Print from your phone! Now available in UW Student Labs!

How many times have you had to hunt for a computer in the library in order to print just a few last minute documents for class? Wouldn’t it be easier if you could just connect to a printer from your personal computer or phone? Well, UW IT has made that a reality!

UW Student Mobile Printing service or Everyonmobile printing 2ePrint just launched! The Mobile Printing service allows students to print documents from mobile devices and personal computers through a website or the supported iOS or Android app. This service links with your UW username and the print charges are deducted from your printing account.

Installation and setup is easy and can save you a ton of time in the long run!  From the mobile printing website, you can find the instructions to get set up.  The service only works if you are connected to the UW network and only the following types of documents can be printed: Microsoft Office, PDFs, image files (JPGs, GIFs, TIFs, and BMPs) and TXT documents.

Imagine the time and stress that can be saved by having this service! This is an amazing opportunity for all UW students so take advantage of it!

Jackie Alexander
ITC

IT Surveys! Share your feedback and enter to win a great prize

UWIT is surveying current UW students, faculty, and staff to help us improve our offerings and services. It takes only a few minutes and makes you eligible to win your choice of one of the awesome prizes listed below:ipad

  • iPad Mini (16 GB, Wi-Fi)
  • Kindle Fire HD (16 GB)
  • Kindle Paperwhite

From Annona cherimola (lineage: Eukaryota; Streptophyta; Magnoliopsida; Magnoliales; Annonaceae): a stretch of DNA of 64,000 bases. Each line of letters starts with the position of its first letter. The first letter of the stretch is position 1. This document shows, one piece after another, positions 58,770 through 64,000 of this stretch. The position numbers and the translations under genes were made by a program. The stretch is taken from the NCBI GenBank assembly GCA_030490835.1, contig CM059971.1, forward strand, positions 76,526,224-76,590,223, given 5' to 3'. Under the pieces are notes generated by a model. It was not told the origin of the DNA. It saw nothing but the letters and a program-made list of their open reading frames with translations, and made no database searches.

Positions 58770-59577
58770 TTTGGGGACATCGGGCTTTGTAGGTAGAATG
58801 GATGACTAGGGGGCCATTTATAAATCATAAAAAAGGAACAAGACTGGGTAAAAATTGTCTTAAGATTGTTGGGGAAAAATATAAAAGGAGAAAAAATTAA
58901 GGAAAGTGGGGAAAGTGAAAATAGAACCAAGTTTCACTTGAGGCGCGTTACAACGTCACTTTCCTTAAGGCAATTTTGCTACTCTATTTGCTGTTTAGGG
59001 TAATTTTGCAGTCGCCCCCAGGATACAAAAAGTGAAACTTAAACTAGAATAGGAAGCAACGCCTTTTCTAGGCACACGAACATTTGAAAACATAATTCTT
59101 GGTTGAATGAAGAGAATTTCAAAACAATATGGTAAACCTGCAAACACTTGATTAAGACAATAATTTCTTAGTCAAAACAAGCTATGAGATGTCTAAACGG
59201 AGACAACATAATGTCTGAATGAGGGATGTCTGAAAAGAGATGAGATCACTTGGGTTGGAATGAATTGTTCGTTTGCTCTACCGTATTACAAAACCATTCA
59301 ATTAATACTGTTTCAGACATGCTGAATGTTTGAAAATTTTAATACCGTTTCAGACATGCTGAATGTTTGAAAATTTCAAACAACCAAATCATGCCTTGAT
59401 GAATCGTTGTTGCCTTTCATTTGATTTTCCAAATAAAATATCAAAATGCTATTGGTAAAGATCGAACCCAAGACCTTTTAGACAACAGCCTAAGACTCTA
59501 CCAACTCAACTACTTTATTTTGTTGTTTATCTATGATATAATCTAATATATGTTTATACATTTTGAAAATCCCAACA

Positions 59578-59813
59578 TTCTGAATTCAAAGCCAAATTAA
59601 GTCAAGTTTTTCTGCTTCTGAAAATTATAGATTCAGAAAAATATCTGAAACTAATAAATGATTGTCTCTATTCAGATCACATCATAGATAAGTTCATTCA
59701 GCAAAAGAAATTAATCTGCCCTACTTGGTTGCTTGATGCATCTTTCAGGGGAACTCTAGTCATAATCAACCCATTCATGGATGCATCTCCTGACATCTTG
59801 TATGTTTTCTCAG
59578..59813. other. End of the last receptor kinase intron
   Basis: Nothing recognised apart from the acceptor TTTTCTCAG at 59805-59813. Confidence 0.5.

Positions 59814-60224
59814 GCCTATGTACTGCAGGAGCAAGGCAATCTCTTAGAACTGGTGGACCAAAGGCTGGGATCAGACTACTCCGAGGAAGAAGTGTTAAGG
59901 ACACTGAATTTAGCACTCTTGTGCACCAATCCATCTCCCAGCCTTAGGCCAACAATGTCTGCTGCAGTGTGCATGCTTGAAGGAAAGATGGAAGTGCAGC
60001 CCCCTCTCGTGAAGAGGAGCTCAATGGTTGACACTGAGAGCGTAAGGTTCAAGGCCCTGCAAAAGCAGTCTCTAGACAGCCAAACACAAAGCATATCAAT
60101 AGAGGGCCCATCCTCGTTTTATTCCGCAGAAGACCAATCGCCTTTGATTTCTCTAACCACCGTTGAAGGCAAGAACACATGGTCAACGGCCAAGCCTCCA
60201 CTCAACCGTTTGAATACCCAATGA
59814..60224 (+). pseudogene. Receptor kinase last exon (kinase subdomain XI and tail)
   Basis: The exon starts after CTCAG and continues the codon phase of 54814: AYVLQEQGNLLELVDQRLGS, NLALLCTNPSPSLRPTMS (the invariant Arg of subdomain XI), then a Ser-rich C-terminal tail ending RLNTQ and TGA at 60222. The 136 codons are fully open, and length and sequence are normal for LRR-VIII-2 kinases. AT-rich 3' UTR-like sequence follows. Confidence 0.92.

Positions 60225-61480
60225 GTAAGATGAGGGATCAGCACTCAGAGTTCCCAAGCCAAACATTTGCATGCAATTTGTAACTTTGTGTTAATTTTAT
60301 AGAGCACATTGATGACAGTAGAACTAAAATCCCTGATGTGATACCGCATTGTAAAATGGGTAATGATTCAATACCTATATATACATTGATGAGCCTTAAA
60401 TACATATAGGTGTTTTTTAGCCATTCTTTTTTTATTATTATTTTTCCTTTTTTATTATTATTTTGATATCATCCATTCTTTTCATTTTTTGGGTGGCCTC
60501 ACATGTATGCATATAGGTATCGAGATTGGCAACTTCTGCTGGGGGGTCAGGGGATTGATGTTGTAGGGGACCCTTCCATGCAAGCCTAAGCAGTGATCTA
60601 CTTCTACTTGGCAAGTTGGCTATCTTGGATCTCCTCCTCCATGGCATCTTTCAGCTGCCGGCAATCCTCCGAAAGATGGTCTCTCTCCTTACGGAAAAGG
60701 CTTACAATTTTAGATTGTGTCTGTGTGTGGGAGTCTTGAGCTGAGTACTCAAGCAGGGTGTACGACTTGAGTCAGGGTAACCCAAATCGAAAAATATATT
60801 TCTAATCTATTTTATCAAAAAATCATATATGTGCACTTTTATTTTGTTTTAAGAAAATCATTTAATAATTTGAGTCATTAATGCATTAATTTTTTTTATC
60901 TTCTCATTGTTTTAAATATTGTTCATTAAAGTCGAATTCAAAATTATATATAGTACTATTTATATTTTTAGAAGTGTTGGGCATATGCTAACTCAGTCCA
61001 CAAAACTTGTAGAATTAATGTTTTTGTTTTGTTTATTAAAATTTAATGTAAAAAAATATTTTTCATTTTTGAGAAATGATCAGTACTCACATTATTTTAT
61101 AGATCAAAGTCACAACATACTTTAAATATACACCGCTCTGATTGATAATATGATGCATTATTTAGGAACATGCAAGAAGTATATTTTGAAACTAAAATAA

• Apple iPod touch (16 GB)
  • Xbox 360 4 GB Console
  • Canon PowerShot SX510 HS

Your feedback helps improve UW’s technology and its support.  Complete the surveys soon!  The due dates are below with a link to each survey:

 

Throw Back Thursday – Clippy

How many people remember this guy? Like this post if you remember just how helpful he really was.

Clippy 1

It’s 2 AM and my computer died!

Its 2 AM you’re working on homework due the next day and all of a sudden the unthinkable happens. Your computer decides to freeze up. Even worse, you can’t seem to get it back up and running. We’ve all been there, and we all know the sinking feeling in your gut when this happens. Fortunately, there is help, even at 2 am!

If you live anywhere close to campus, you’re probably not too far away from of the two 24 hour computer labs located in the Information Technology Center (ITC) and Coe Library. The University has a variety of computer labs on campus (see computer lab website for the hours of each lab).

Labs 1

The ITC computer labs have all the software that you could possibly need to finish your homework, whether it is Adobe Photoshop, ArcGIS, or Microsoft Office. With 169 software programs installed on lab computers throughout campus, the computer labs are always a great resource.

The next day, you need your computer fixed so between 9 and 4 swing by the lab3ITC again and bring your computer.   The Service Center is located right next to the computer lab that you remember so fondly from the night before. The trained staff at the Service Center are more than happy to take a look at your computer and see what the problem is. Now the best news of all… IT’S FREE. No you heard me right, no charge!